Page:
Why security compliance is no longer a nice to have for UK startups

by owner

Security compliance (and particularly ISO 27001) is like the project in school you had the whole year to complete — and ended up starting in a panic the night before.

Given the time, resources, and complexity of completing the certification, it’s one of the things startup founders are most likely to put off for a later date in favour of growth-focused tasks like sales and product development.

What many don’t realise is that security compliance not only has a big impact on your company’s resilience to security breaches and data leaks but also your bottom line.

If you’re experiencing these signs, it might be time to start building your own security compliance programme:

1. You’re unable to close deals

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According to the UK’s Cyber Security longitudinal survey, it’s not the potential for cyberattacks that’s driving SMEs to obtain security compliance. Instead, more and more are finding that it’s become a contractual requirement to work with public sector bodies and large companies.

With cyberattacks on the rise across the UK, established brands are becoming much more vigilant about who they decide to do business with. In some cases, meeting security compliance criteria is essential just to bid on a contract.

More mature organisations will often require potential vendors and partners to be compliant with some of the main cybersecurity standards. As your business begins targeting larger enterprise deals, sales teams will often face difficult security questions and closed doors when expectations aren’t met. This can block your business from the revenue boost it needs to move from startup to fast-growing scaleup.

2. You aren’t following common best practices

Have you noticed your security practices differ greatly from your competitors and partners? Organisational inertia, process friction, and complexity make it difficult to introduce change once your business is already established. That’s why implementing the right processes from the start will save you a lot of time, headaches, and ultimately money.

3. Increasing regulatory or social pressure

Security regulations are continuously changing. If you’re in violation of a security standard, you could be at risk of being hit with a significant fine. Not only will this impact your finances, it could also slow down your business operations until changes can be made.

This is particularly the case if you’re in a field or area that’s highly contentious, high risk, or potentially viewed with a high level of scepticism. Keeping up to date with security compliance measures ensures you’re also up to date with the latest regulations.

4. You’re unable to answer security questionnaires fully or transparently

Whether you’re communicating with current or potential customers, not being able to answer questions about your security is a sign of business immaturity and a red flag for prospects.

At the same time, having a strong security programme in place is becoming a new selling point for UK startups, helping them to fend off cyberattacks and build trust with new customers.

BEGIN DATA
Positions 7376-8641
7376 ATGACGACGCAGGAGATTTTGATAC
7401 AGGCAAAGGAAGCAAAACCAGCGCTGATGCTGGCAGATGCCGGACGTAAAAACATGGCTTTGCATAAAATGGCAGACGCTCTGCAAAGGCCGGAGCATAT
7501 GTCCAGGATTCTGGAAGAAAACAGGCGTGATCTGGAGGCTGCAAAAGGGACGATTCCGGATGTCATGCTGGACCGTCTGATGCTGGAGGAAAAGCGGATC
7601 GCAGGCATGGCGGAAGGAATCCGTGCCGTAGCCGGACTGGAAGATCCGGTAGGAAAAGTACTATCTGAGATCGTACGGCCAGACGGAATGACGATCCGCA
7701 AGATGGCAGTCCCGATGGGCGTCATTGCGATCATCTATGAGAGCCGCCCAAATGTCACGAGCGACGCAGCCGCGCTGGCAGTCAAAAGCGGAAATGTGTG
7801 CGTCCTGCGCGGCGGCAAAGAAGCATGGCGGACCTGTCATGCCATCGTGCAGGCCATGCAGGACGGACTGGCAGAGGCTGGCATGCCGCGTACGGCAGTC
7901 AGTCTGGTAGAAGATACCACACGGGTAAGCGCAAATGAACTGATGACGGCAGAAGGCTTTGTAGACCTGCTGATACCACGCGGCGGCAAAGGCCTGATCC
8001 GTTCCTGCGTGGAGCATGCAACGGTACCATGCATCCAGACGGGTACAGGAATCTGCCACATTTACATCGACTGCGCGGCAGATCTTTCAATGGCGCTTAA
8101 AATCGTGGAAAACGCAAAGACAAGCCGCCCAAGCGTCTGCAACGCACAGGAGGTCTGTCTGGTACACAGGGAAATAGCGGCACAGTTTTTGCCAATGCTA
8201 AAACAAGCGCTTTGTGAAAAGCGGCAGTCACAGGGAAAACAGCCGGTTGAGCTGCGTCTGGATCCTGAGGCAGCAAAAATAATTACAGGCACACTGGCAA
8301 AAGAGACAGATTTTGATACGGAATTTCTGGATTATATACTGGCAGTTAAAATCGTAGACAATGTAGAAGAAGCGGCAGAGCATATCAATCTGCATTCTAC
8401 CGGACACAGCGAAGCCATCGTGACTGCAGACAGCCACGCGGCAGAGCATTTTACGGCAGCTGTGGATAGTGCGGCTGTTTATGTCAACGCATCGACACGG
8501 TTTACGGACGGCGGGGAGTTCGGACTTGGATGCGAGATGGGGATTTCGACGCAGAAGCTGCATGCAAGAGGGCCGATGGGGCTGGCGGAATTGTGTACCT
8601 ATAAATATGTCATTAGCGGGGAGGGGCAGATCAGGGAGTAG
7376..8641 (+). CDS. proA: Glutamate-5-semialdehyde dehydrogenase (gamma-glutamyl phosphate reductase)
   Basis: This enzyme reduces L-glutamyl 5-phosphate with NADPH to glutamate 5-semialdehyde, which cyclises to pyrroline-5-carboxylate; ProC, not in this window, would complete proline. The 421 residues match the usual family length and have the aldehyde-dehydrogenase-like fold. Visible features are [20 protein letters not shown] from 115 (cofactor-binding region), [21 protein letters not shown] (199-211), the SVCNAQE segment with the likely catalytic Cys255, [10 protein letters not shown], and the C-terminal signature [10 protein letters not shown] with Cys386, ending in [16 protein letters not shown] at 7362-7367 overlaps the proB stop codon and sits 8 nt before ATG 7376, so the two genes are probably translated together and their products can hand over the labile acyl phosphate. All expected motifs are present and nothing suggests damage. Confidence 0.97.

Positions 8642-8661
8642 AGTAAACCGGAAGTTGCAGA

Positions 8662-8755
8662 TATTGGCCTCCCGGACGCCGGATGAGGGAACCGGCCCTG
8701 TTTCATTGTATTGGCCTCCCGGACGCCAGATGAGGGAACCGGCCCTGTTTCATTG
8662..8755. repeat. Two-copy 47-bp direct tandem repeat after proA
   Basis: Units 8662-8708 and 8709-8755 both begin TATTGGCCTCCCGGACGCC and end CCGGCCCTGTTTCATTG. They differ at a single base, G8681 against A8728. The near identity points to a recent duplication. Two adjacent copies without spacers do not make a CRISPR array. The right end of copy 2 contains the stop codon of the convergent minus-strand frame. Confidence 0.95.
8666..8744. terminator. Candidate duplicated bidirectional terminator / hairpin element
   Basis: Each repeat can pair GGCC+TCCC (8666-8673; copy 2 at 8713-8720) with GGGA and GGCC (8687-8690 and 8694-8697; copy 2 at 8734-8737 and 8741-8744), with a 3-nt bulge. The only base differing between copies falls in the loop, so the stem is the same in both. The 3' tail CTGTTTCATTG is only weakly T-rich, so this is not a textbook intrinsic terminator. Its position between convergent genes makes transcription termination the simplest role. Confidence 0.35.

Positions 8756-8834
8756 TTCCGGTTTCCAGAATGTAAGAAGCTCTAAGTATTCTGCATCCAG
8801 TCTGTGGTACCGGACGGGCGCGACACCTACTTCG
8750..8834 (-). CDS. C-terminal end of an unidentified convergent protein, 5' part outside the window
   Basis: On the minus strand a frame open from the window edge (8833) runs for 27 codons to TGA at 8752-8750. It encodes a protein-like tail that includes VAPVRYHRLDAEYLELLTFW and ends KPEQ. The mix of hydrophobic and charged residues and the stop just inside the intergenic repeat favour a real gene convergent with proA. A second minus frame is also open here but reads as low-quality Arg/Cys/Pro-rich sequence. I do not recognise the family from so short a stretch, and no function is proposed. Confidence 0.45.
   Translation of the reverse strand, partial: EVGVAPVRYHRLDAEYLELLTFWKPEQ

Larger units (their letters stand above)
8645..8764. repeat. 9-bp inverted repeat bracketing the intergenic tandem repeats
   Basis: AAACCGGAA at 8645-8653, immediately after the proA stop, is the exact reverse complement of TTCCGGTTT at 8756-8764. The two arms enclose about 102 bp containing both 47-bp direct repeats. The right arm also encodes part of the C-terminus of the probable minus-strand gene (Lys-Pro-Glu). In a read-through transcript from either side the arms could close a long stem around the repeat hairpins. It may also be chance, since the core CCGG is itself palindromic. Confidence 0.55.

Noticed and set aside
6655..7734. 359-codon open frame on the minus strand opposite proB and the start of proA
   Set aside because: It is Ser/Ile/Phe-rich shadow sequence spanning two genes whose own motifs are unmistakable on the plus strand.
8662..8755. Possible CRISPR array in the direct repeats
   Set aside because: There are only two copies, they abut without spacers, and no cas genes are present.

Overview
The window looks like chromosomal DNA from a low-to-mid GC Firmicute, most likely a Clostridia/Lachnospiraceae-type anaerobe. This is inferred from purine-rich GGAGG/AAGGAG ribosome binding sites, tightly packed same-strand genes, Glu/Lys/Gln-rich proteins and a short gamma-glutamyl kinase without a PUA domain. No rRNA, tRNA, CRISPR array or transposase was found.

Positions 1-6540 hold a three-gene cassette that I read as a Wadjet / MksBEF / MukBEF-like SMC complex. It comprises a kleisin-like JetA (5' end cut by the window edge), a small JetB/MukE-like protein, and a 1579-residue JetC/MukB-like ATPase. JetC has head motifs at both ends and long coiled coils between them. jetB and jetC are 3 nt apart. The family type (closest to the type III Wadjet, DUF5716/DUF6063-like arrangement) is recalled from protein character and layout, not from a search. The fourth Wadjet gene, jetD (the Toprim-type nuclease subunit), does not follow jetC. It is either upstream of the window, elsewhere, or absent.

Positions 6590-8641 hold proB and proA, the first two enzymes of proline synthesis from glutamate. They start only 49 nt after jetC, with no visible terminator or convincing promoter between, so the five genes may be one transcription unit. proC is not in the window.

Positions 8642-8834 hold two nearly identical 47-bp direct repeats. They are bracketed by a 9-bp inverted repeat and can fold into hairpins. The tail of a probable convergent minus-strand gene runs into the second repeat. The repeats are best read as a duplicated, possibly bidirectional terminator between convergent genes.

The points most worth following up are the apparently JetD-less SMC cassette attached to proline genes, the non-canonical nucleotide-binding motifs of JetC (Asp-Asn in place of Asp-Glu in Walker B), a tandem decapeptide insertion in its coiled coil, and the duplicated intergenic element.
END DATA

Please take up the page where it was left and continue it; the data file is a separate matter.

Making security compliance your competitive advantage

According to the UK’s National Cyber Security Centre (NCSC), ransomware attacks and data leaks are on the rise with UK businesses suffering major losses.

While it was long thought that large enterprises were the main target of cyberattacks, the UK’s startups are experiencing a rapid uptick in security concerns and data breaches. According to a study by Vodafone, more than half (54%) of SMEs in the UK had experienced some form of cyberattack in 2022, up from 39% in 2020.

Despite the worsening security landscape (and the potential for fines), a government survey found only 32% of UK businesses have one or more security certifications.

Break down of standards or certifications adhered to by organisations in the UK
Source: The Cyber Security Longitudinal Survey 2022

As larger enterprises feel the pressure to introduce strict security measures to keep customer data safe, startups that want to land growth-driving deals will need to prove they can be trusted.

And with so few startups on the market with compliance certifications, those that do prioritise security can gain a competitive advantage.

Similarly, startups looking to expand to new markets could benefit from adopting local security practices. For example, SOC 2 is a standard that’s become common business practice in North America.

The main factor holding startups back from security compliance from the start is the perceived complexity.

Many don’t know the difference between some of the most common security frameworks, like ISO 27001 and SOC 2, and which are most relevant for them. Others aren’t sure how to get started building a strong security programme.

Luckily, trust management platform Vanta created a handy guide for UK startups including:

  • How to determine which security framework is right for you
  • Steps for starting a security compliance programme
  • How to take advantage of compliance automation

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